The Tuscaloosa City School board has voted unanimously to request a special election asking citizens to invest more money in education by raising property taxes for the first time in almost 40 years.

As the Thread reported earlier this month, the board and TCS Superintendent Mike Daria signaled the vote was coming after a survey of more than 2,000 stakeholders helped them identify their priorities going forward.

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Today, the property tax rate in Tuscaloosa city limits is 51.5 mills, and TCS receives only 15.5 mills of that revenue.

TCS Chief School Financial Officer Jay Duke estimated what it could cost to continue what the system is doing well and enhance the areas of need identified by the community input.

He determined the system needs $17.25 in new revenue by Fiscal Year 2025 - around $8 million to just continue the high-priority programs already in place at TCS and another $9.25 million to enhance them.

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The only way a school system in Alabama can generate more revenue is to request an increase in property tax, which Daria recommended and the board approved unanimously Tuesday night.

"What you see here is a resolution requesting the city council assist the City Board in holding a special election for up to 11.5 mill increase for the purpose of education," Daria said.

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If adopted, the the ad valorem tax on a property assessed to be worth $100,000 would climb from $515 to $630 annually.

That represents a 22 percent increase over the current millage rate, but the board said this tax rate has not changed in decades and increasing funding must be a priority.

"The millage rate has been the same since 1986. Since that time, our country, our community and the public education system have evolved and grown dramatically," said District 3 Board Member Lesley Powell in a statement. "In order to responsibly preserve, grow and enhance positive outcomes from our school system, we are compelled to act. We simply cannot wait any longer."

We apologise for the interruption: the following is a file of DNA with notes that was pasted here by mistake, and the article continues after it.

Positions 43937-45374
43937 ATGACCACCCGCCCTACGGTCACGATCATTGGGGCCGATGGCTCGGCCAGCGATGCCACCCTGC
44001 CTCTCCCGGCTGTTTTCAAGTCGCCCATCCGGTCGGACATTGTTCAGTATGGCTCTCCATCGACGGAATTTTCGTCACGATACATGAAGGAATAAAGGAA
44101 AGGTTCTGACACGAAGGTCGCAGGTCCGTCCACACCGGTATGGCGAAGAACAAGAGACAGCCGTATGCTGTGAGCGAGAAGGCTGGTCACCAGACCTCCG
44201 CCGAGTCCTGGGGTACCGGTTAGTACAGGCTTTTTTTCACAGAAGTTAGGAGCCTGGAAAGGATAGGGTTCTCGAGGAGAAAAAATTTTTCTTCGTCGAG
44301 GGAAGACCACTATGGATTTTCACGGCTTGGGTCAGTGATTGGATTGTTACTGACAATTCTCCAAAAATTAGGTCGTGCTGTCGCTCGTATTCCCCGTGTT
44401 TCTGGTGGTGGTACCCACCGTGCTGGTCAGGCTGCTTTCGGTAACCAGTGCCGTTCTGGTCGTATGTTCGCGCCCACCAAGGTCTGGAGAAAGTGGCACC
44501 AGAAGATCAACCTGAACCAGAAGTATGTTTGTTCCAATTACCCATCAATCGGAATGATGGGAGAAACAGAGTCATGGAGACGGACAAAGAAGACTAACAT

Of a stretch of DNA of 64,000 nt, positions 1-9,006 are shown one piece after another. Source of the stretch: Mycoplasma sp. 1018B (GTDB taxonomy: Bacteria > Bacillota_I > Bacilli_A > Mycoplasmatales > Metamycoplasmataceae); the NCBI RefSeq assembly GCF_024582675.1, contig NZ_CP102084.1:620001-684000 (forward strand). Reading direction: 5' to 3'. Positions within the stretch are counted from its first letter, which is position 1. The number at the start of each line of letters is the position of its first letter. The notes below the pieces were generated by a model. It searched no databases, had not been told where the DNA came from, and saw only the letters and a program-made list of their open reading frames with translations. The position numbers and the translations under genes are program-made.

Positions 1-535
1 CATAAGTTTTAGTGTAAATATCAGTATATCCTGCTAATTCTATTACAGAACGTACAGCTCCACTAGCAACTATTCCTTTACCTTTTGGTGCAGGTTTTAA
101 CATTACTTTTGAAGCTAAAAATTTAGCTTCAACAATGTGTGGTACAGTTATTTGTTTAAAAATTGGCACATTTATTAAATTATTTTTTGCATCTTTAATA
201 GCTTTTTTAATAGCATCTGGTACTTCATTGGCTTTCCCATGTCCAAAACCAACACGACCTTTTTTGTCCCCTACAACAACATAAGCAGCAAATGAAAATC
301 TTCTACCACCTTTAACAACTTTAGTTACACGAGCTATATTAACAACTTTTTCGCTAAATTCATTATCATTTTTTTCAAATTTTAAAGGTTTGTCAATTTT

Spirited debate is common for the board, but its seven members spoke with one voice in support of this tax increase.

"Strong communities produce strong schools and strong schools produce strong communities. It's a two-way street," District 4's Patrick Hamner said. "This is something that is going to benefit kids starting in two years and be something hopefully that benefits kids 10 years, 15, 20 years from now."

Each board member expressed similar sentiments.

"This is a long time coming and this is, as everybody has already said, for the future of our system and the future of our city," said District 6's Marvin Lucas. "We must do something to make sure that we maintain and continue to have strong schools so we can maintain and continue to have a strong community, and it starts here, today."

The referendum, if it clears the remaining hurdles ahead, will go before voters who live in Tuscaloosa sometime in 2024, and any increase to ad valorem taxes would not go into effect until 2025.

That's if voters can get behind the need for increasing their own property taxes - a referendum to increase ad valorem taxes in Tuscaloosa County outside city limits by three, five or eight mills to support the county school system was rejected four votes to one earlier this year.

For more on the special election as it is organized, stay connected to the Tuscaloosa Thread.

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